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Adelphi Goes Green

Adelphi Greens Oyster Bay Harbor

October 16, 2011 - by Christopher

Adelphi students joined with 200 other volunteers to clean the Oyster Bay Harbor. Members of Friends of the Bay and students from the East woods school, Massapequa High School joined Adelphi students. This event on September 17 was part of the Ocean Coast Cleanup Program. Adelphi students now join the ranks of over nine million volunteers who have clean up over 145 tons of garbage and debris.

The Oyster Bay Harbor Cleanup is recognized as one of many coastal cleanups taking place around the world as part of The Ocean Conservancy’s 26th Annual International Coastal Cleanup campaign. Over the past 26 years the Ocean Conservancy has been getting data from events like this and gathering it for many educational purposes.

The attack on garbage was from land and sea. Volunteers combed the beaches and harbor while boats were cleaning the water. Sometimes students had to get dirty to get clean. Students were putting on work gloves, rolling up their pants and sleeves and working hard. The harbor needed a good cleaning especially after all the storms that have been in the area. Students were working hard but having fun. These volunteers are stewards of the environment and make it possible for others to enjoy wonderful natural resources of Long Island. This event was made possible by the Town of Oyster Bay and community organizations

Oyster bay Town officials pointed out that without clean ups like this, debris would stay in the harbor and not break down for years. Everyone seemed pleased by the large turn out of volunteers and willingness of all to pitch in and help.
Receiver of Taxes James J Stefanich Stated

“Oyster Bay Harbor is an important natural resource, providing recreational and commercial opportunities, as well as serving as critical habitat for shellfish, fish and other types of marine life," Receiver Stefanich stated. "The beach cleanups help preserve the scenic beauty of the beaches and shoreline areas and help improve water quality by removing debris. They also reduce potential harm to coastal wildlife and marine life. Sea birds and fish can become fatally entangled in garbage such as discarded fishing line or six pack yokes. They may also mistake small pieces like bits of Styrofoam or plastic jugs, balloons or plastic bags for food and ingest them, usually with fatal results."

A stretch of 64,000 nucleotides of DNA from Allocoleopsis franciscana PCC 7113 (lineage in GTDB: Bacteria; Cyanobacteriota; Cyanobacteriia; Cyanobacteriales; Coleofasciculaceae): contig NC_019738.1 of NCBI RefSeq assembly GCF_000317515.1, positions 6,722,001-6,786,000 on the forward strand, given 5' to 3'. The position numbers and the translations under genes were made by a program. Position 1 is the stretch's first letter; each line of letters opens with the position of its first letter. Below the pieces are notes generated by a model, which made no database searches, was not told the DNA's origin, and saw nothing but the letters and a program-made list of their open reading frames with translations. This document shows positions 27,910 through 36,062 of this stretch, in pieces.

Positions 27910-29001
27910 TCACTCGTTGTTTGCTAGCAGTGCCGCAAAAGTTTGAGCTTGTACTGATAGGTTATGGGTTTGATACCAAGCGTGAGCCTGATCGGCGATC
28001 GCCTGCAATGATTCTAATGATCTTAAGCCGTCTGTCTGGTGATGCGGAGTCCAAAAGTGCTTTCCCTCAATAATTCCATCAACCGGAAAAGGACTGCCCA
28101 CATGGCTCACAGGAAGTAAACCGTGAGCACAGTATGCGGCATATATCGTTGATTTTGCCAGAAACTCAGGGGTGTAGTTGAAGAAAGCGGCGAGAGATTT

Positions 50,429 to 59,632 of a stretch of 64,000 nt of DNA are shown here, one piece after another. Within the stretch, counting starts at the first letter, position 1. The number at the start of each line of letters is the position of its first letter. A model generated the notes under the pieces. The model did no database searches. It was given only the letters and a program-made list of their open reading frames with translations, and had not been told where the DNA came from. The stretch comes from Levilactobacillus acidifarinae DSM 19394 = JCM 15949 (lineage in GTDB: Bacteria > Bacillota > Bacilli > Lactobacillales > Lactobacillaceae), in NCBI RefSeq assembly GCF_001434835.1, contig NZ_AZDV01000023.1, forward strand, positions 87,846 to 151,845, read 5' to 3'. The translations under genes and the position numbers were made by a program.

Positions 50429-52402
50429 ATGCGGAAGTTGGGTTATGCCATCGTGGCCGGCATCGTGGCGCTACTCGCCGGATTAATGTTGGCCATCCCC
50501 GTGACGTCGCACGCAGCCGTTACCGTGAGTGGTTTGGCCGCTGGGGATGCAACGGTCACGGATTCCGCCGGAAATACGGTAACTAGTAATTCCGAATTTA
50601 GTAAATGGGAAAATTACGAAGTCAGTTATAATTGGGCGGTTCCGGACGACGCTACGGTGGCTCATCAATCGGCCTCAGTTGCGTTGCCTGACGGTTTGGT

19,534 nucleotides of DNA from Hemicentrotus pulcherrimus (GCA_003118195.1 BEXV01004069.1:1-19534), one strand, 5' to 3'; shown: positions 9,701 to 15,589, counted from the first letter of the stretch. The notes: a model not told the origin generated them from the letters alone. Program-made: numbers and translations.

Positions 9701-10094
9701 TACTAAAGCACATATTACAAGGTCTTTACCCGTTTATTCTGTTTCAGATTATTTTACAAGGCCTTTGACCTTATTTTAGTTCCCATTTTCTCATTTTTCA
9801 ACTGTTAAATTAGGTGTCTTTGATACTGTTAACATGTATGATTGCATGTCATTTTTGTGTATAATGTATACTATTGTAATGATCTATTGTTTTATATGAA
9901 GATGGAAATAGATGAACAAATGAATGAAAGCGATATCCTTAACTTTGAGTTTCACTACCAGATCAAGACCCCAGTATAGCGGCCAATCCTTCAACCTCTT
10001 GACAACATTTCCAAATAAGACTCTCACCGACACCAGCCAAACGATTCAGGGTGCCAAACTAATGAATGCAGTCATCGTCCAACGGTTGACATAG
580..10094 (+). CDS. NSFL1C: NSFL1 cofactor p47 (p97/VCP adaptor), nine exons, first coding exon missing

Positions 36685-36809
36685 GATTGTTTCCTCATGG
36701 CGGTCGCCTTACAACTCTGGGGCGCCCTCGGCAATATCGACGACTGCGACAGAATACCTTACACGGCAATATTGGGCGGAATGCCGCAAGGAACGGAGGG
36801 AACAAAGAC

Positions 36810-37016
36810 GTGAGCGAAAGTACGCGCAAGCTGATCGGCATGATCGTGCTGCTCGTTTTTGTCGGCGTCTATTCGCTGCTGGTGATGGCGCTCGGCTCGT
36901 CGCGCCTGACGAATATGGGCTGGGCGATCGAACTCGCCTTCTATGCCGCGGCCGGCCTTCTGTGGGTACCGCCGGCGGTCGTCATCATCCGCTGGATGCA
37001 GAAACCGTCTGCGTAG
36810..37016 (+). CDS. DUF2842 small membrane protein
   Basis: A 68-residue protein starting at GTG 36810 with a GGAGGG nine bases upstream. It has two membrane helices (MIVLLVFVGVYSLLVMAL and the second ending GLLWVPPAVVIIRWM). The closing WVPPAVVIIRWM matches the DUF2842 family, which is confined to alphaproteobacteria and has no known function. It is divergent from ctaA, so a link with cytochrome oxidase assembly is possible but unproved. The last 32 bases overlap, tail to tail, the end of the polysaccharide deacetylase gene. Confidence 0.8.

The Town and community organizations hope that this event serves as a reminder to reduce pollution and get involved. The Town hosts several events every year to aid the environment. The Adelphi students involved showed to the Town, community, and organizations the true spirit of Adelphi, one of public service. Adelphi students improve Long Island and lives of others by volunteering in many events every year.

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About the Author

Adelphi Goes Green is written by
Christopher Mayer.

Christopher Mayer is an Environmental Studies major from Bayville, Long Island. He is Vice President of the Environmental Action Coalition and currently works for the Department of Environmental Resources in the Town of Oyster Bay. Chris enjoys baseball, politics, clamming and being outdoors in his spare time.


The views and opinions expressed in this page are strictly those of the page author(s). The contents of this page have not been reviewed or approved by Adelphi University. The copyright and all related rights to original work posted via the blog service are owned by and are the sole responsibility of its author(s).


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